Noyemberyan: How Eco-Tourism Saved a Small Town from Mining
It was noon when we met Arman Yaralyan in the central park of Noyemberyan, furnished with brightly colored benches and playground equipment waiting for restoration. He had just driven four hours from Yerevan, where he lives with his wife and daughter and works as an animator, to take us into the mountains. We hopped in an SUV with him and one of his friends and headed off the paved roads into the slopes that enfolded the houses.
Beautiful views in the hills around Noyemberyan
“I want to build a guesthouse here,” he said when we reached a flat, clear patch of grass in the forested mountains. Stretching out behind us lay rolling panoramas of rich green mountains, and in front of us the friendly, cosy little town of Noyemberyan spread out in white houses and roads on the slopes. There is still an issue with finding the money to build the house itself, but even without a building, the mountain makes a prime spot for hiking and camping. All you need is an adventurous spirit, and some tents.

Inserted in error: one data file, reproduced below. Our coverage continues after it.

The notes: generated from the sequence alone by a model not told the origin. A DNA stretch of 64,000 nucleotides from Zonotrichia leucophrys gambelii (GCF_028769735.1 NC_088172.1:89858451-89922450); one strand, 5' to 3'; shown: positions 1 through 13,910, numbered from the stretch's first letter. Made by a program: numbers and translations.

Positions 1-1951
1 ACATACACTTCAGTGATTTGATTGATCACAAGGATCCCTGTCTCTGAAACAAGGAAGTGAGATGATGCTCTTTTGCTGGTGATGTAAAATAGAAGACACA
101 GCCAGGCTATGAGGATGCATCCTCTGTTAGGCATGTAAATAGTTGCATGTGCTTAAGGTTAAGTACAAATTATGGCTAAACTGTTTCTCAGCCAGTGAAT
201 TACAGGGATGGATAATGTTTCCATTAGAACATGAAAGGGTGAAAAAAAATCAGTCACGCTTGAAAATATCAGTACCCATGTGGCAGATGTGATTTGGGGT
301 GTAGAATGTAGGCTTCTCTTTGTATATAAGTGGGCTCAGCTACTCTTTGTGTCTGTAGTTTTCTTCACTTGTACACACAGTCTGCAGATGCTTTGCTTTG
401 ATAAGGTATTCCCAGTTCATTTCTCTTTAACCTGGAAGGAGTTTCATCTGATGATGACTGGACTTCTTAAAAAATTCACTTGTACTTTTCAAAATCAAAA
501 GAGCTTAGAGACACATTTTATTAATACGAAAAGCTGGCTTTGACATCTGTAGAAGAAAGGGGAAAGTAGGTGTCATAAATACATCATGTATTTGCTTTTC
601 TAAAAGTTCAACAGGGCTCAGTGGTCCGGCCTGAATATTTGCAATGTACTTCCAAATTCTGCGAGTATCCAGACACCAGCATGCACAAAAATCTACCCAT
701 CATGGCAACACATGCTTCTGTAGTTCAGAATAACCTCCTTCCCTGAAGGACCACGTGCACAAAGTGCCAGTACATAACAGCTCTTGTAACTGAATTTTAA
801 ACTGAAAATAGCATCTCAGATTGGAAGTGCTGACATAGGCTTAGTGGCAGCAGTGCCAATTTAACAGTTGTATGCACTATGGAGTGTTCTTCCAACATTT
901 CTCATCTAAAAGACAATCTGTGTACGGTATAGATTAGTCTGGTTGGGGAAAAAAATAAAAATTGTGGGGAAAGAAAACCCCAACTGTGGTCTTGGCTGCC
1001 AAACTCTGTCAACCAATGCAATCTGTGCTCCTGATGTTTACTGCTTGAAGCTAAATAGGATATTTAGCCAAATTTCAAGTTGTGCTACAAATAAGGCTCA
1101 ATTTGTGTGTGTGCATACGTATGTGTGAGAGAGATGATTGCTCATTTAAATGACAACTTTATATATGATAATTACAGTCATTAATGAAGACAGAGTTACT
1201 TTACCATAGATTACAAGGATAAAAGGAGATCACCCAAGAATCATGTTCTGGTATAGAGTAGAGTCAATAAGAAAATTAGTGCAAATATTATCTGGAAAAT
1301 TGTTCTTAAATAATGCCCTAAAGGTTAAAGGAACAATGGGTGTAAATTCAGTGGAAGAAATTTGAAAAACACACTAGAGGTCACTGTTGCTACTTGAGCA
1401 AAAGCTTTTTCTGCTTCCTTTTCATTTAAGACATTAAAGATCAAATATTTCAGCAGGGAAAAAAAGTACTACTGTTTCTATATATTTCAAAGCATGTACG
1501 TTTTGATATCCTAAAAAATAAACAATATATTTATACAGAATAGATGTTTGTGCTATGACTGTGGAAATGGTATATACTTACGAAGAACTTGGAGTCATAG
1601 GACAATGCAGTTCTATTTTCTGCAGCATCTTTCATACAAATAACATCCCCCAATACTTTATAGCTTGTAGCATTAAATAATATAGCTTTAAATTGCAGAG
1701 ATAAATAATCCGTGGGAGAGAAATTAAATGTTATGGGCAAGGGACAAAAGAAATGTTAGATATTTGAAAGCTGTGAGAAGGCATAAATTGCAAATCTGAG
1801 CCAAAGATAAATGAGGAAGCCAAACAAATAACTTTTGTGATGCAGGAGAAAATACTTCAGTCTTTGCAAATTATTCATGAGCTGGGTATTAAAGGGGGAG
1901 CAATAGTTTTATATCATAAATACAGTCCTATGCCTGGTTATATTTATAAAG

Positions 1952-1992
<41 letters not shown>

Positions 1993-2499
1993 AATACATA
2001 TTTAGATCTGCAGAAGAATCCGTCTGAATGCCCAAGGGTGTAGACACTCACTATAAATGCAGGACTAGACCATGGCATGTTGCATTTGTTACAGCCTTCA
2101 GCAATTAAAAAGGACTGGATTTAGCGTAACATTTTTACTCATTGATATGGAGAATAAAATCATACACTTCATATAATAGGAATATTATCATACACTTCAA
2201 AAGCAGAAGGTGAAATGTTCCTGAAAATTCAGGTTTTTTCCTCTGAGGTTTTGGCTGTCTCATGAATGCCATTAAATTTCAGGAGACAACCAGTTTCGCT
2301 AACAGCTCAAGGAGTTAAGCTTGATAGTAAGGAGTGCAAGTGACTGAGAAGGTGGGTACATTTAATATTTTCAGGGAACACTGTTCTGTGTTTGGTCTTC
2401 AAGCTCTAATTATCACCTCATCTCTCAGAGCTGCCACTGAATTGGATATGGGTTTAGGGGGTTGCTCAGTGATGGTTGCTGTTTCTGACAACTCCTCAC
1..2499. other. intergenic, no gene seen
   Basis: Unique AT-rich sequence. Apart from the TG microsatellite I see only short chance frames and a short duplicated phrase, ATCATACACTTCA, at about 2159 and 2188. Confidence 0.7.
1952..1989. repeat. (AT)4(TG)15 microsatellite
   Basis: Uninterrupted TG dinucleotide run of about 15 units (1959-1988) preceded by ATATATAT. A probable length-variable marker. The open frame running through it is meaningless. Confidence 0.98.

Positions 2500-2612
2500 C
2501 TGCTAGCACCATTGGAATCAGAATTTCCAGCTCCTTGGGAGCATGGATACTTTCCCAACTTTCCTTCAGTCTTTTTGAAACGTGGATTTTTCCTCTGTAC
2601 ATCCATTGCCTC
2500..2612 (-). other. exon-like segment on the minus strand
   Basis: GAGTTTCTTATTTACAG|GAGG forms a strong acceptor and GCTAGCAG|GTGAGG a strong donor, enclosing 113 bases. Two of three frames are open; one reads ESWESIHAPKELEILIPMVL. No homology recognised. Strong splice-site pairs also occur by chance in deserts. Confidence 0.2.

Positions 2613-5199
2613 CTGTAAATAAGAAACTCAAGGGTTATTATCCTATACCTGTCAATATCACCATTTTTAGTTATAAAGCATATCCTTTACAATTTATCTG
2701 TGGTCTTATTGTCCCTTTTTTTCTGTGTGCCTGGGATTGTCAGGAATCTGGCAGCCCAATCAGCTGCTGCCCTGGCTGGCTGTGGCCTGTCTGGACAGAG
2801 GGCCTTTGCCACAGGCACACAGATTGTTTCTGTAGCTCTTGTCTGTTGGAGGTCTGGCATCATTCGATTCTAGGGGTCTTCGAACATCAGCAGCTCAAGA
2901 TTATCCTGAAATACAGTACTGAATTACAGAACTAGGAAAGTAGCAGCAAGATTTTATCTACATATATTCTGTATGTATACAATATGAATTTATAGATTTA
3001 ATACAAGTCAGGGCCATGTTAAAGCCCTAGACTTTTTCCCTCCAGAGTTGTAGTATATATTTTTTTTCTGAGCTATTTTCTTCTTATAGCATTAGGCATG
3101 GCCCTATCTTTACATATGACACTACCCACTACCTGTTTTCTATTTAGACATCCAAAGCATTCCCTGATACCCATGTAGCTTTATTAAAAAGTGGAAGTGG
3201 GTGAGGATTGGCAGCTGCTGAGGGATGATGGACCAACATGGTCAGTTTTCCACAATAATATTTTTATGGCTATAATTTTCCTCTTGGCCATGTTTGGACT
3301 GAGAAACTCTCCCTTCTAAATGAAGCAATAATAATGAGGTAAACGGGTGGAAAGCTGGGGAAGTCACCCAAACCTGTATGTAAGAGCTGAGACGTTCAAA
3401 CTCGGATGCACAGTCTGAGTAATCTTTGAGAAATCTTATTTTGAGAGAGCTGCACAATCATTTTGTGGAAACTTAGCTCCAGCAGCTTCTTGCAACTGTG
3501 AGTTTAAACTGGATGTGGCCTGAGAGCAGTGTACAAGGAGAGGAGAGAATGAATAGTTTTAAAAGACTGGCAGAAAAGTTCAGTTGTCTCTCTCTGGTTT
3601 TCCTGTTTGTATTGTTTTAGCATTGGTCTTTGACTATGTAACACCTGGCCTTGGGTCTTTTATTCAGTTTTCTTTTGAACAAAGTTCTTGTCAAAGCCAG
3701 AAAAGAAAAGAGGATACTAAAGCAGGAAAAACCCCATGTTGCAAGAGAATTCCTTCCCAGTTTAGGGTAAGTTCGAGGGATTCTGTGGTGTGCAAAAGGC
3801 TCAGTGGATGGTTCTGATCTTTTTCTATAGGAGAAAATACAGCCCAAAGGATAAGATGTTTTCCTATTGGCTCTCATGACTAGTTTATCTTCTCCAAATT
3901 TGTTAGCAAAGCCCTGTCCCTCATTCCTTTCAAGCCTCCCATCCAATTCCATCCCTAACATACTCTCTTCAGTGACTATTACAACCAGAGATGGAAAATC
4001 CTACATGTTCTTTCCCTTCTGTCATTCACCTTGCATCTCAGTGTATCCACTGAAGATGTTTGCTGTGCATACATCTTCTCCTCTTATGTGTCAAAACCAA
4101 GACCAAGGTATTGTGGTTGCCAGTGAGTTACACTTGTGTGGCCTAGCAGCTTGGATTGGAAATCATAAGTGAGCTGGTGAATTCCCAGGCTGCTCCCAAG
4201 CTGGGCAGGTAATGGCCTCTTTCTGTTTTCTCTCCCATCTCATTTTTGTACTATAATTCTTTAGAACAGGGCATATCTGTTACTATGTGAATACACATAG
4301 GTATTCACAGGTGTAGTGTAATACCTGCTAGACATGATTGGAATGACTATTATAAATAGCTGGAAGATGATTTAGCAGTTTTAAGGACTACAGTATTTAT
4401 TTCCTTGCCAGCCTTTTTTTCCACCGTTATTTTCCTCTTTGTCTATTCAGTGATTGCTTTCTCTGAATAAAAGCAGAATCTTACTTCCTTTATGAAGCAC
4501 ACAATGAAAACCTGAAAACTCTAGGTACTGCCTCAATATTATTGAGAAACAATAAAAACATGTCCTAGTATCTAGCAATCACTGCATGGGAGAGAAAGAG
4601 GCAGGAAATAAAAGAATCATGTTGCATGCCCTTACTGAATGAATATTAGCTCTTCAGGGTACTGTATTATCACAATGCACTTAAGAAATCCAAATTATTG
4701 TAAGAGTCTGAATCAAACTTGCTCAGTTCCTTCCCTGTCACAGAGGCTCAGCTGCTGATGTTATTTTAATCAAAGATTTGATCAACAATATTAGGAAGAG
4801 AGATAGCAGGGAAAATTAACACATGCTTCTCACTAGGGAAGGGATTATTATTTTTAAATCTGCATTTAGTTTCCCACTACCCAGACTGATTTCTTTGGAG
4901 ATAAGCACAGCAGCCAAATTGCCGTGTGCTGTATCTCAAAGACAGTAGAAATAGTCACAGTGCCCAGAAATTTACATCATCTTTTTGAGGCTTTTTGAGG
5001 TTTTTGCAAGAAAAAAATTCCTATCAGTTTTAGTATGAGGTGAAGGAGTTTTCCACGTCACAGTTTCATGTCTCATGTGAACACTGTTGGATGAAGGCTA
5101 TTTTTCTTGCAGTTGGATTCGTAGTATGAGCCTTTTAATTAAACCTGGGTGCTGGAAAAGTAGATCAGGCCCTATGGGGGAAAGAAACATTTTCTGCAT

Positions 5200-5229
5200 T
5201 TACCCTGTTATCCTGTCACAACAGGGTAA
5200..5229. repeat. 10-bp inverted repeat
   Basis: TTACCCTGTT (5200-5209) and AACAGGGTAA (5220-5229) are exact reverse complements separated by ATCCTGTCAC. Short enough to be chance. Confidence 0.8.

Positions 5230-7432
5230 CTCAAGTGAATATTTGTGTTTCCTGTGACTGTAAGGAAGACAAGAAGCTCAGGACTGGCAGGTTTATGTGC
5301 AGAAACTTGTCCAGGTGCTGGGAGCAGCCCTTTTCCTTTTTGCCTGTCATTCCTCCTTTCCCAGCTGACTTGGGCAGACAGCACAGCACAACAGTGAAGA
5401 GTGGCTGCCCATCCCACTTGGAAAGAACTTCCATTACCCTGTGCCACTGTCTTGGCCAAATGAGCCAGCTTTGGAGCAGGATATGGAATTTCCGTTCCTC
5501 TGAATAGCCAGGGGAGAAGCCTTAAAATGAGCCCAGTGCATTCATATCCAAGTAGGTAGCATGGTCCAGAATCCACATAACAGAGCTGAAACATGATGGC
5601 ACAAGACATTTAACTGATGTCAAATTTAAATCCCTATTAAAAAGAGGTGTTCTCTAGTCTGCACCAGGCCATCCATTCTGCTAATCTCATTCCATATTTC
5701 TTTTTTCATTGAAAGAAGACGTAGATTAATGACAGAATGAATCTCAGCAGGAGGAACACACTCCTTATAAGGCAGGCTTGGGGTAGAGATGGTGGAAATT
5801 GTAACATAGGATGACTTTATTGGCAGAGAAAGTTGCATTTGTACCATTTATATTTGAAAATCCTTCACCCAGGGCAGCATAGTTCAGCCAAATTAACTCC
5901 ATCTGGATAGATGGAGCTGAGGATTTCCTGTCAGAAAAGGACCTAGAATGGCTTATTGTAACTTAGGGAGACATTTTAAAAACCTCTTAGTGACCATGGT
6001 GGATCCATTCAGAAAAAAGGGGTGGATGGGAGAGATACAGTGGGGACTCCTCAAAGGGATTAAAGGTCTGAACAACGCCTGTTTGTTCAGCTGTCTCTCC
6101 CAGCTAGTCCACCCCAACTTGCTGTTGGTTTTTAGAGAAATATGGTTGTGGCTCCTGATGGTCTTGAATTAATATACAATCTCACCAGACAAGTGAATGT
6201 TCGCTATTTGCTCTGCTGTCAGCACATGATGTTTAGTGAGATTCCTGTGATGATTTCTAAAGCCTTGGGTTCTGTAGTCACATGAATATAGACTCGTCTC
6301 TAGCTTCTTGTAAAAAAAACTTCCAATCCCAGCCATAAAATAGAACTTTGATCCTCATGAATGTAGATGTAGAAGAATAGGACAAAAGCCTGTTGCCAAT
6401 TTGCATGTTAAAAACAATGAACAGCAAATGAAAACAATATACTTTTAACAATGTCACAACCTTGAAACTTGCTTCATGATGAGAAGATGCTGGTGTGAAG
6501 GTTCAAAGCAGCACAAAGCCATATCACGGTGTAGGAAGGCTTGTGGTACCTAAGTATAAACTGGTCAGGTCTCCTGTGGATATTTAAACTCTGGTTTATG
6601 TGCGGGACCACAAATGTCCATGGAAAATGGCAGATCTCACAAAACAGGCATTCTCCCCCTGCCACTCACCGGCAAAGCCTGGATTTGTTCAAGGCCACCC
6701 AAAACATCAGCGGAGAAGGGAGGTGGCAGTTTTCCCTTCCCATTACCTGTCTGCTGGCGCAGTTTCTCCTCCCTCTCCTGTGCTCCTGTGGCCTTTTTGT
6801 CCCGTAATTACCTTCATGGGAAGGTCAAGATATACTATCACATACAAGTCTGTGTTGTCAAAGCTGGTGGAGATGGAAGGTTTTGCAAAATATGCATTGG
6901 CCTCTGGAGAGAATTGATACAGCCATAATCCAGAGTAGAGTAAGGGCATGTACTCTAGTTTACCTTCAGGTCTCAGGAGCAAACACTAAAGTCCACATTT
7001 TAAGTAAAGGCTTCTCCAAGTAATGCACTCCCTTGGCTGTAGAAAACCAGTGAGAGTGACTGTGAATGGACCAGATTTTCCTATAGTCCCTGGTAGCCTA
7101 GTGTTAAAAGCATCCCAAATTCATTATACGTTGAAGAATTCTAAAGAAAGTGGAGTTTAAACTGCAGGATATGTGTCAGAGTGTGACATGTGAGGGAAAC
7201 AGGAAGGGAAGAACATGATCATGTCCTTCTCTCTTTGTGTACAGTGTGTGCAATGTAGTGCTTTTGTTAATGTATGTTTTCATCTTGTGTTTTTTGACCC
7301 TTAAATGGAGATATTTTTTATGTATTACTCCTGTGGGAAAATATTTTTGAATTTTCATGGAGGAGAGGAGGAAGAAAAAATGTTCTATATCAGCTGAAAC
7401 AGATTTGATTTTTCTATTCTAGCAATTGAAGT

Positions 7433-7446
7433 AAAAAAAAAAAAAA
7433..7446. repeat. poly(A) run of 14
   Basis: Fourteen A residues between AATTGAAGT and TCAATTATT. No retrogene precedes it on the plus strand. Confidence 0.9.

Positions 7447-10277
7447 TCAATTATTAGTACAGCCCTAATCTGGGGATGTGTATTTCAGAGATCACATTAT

Arman has a dream to come back and live in his hometown with his family, and while he is looking for the money to make that possible, he is also working on other things to encourage tourism in the area, such as a map that will tell curious travelers where to go and what they can see. And the best thing: he’s not the only local working on this exciting project.
We met Nune Azizyan first in the 3D modeling lab where she learned the skills that allowed her and her friend Siranoush to start VitRoom, their small business selling hand-painted vases and lamps. After showing us the software that she and the other students have used to design everything from rings to models of Armenian historical sites, she told us about her part in the tourism movement.
Residents of Noyemberyan gathering in the town center have a new sense of the power of political action
“In March, a Russian mining company called Polymetal Armenia wanted to start a mine in Noyemberyan. I was pregnant at the time so I couldn’t go out and protest, but I started collecting signatures for a petition. We got 300 signatures and presented it to the municipal authorities who told the company that no, the people of Noyemberyan do not want this. We said that instead we could use the land for eco-tourism. After that we realized how important it was to bring tourists here, so we have started many projects for this.”
A local farm
Nune herself is one of the founders of the Noyemberyan Tourism Center. The Center is now a digital entity, with a Facebook page connecting tourists to places to stay, things to do and other useful information about Noyemberyan. It is currently only in Armenian, as it has only been up for a few months, but they have plans to work on translating it, and also creating a physical office space for the tourism center.